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I read that Willem Kolff set out to build an artificial kidney (accomplished in 1943) because he had a 22 year-old patient die of kidney failure right in front of him and he had no way to help him. Nowadays over two million people are on some kind of renal replacement therapy, and if they get off it, they die.

What was the kidney failure situation before 1943? How common was it, and were all cases as hopeless as the aforementioned 22 year-old?

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    $\begingroup$ "A German doctor by the name of Georg Haas... dialyzed the first patient with kidney failure at the University of Giessen in the summer of 1924, after performing preparatory experiments. By 1928, Haas had dialyzed an additional six patients, none of whom survived, likely because of the critical condition of the patients and the insufficient effectiveness of the dialysis treatment." History of dialysis. $\endgroup$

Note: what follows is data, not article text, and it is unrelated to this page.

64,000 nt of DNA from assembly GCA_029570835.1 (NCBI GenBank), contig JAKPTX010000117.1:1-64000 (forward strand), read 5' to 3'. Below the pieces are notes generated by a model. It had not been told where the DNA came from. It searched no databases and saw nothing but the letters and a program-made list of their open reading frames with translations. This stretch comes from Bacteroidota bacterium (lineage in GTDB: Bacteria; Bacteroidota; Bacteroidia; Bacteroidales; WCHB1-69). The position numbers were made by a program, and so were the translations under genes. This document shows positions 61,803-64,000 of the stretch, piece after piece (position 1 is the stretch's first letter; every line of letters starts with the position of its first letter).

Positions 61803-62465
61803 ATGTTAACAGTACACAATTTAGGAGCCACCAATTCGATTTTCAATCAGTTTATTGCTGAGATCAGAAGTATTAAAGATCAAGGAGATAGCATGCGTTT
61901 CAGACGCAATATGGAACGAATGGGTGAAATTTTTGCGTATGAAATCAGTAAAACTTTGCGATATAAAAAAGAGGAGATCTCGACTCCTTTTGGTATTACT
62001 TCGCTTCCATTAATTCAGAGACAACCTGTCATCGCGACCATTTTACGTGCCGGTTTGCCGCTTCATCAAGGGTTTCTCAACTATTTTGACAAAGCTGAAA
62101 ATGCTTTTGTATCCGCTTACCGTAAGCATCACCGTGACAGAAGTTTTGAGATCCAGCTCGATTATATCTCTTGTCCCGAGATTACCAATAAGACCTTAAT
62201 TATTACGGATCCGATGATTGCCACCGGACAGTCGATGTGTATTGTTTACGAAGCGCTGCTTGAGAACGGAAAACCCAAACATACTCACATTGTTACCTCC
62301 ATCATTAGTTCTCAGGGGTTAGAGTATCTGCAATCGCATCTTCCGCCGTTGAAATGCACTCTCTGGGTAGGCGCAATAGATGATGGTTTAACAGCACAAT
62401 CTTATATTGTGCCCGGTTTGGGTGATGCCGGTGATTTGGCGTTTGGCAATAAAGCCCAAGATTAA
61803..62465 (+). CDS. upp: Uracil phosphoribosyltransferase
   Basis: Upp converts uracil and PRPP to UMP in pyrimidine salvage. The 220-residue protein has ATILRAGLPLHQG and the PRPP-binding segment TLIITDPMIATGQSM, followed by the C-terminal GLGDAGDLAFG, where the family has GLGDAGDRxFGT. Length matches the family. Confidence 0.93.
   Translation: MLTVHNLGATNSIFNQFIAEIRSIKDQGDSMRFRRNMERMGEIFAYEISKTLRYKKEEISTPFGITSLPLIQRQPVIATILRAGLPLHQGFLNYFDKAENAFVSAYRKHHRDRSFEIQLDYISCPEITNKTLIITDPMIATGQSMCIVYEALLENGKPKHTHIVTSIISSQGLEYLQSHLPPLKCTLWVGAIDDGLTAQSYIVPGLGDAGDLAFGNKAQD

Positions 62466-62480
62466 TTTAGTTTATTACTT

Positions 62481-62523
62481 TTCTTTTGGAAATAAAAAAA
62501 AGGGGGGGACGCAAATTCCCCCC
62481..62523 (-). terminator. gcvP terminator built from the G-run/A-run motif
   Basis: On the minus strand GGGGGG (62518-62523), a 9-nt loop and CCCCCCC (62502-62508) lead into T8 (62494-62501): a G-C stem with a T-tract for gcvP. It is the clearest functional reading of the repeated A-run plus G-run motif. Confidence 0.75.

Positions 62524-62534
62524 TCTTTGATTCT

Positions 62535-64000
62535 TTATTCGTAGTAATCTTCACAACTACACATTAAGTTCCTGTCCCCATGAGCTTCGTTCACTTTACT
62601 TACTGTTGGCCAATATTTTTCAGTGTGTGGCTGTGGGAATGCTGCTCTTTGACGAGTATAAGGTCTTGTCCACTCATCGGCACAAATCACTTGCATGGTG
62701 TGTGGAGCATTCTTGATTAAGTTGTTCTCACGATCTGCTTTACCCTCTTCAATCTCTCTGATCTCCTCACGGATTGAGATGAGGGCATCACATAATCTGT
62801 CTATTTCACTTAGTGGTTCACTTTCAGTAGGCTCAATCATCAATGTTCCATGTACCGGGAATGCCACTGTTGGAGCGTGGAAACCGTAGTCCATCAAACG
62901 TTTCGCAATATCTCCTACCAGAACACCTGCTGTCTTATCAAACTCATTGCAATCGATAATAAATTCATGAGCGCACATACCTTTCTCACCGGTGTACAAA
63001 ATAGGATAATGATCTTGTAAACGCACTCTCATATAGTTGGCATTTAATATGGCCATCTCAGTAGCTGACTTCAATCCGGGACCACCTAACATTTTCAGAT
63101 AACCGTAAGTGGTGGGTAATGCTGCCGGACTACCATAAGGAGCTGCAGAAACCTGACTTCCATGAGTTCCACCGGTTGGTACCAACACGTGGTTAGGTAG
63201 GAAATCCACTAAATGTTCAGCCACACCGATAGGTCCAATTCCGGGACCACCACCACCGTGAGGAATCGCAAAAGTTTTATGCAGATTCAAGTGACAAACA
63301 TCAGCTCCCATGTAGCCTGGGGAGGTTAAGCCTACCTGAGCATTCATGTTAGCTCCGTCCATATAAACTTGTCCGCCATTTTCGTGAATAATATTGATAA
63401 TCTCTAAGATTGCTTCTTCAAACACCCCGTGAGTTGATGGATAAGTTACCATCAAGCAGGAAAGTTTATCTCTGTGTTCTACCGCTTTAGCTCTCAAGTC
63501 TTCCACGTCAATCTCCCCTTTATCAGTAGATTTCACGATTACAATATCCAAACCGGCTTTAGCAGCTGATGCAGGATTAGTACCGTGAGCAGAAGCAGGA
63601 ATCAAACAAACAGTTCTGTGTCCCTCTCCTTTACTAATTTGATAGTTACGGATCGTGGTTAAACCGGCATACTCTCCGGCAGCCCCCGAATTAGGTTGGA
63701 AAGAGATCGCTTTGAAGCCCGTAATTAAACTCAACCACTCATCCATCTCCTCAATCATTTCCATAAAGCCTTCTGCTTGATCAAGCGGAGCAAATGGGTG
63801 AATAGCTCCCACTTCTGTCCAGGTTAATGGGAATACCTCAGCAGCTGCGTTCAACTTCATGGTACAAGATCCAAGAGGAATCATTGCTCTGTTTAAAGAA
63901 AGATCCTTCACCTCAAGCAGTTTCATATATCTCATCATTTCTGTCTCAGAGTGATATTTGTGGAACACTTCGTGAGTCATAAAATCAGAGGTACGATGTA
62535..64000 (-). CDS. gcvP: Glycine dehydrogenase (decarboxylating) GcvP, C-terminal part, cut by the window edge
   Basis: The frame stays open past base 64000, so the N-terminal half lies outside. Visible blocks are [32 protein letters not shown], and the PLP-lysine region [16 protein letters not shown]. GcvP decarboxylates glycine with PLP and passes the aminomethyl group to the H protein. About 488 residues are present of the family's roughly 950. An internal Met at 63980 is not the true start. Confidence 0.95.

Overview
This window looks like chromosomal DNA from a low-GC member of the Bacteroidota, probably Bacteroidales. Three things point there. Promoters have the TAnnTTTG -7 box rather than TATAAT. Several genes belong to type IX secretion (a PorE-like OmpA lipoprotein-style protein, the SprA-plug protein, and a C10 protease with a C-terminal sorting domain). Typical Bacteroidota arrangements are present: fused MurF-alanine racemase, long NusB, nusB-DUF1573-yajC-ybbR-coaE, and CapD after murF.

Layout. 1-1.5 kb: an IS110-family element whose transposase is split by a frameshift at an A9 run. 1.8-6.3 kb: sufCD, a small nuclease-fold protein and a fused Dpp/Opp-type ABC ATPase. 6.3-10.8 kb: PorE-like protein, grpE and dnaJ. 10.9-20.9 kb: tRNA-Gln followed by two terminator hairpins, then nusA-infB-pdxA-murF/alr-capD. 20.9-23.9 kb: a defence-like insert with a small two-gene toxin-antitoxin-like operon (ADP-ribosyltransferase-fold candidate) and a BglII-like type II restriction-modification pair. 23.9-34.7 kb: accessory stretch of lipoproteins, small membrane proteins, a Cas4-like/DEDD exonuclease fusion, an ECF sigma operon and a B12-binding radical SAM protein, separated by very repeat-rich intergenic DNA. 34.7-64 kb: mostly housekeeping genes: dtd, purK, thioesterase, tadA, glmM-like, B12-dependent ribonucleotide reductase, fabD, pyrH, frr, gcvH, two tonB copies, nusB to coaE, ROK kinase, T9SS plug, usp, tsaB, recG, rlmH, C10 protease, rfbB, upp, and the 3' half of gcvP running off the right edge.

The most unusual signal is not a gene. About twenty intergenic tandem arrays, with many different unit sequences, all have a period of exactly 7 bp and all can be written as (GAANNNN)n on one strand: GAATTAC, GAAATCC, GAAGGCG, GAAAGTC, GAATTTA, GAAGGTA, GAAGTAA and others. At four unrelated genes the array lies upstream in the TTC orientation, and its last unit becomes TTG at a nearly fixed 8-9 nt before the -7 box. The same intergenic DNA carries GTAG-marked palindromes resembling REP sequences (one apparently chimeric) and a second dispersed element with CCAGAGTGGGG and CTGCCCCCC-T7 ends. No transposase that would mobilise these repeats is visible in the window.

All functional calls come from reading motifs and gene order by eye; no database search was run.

– Conifold
    Commented Jun 7 at 3:30
  • $\begingroup$ If anyone with a lot of rep wanted to start a bounty on this important question that would be much appreciated $\endgroup$
    – imrobert
    Commented 2 days ago

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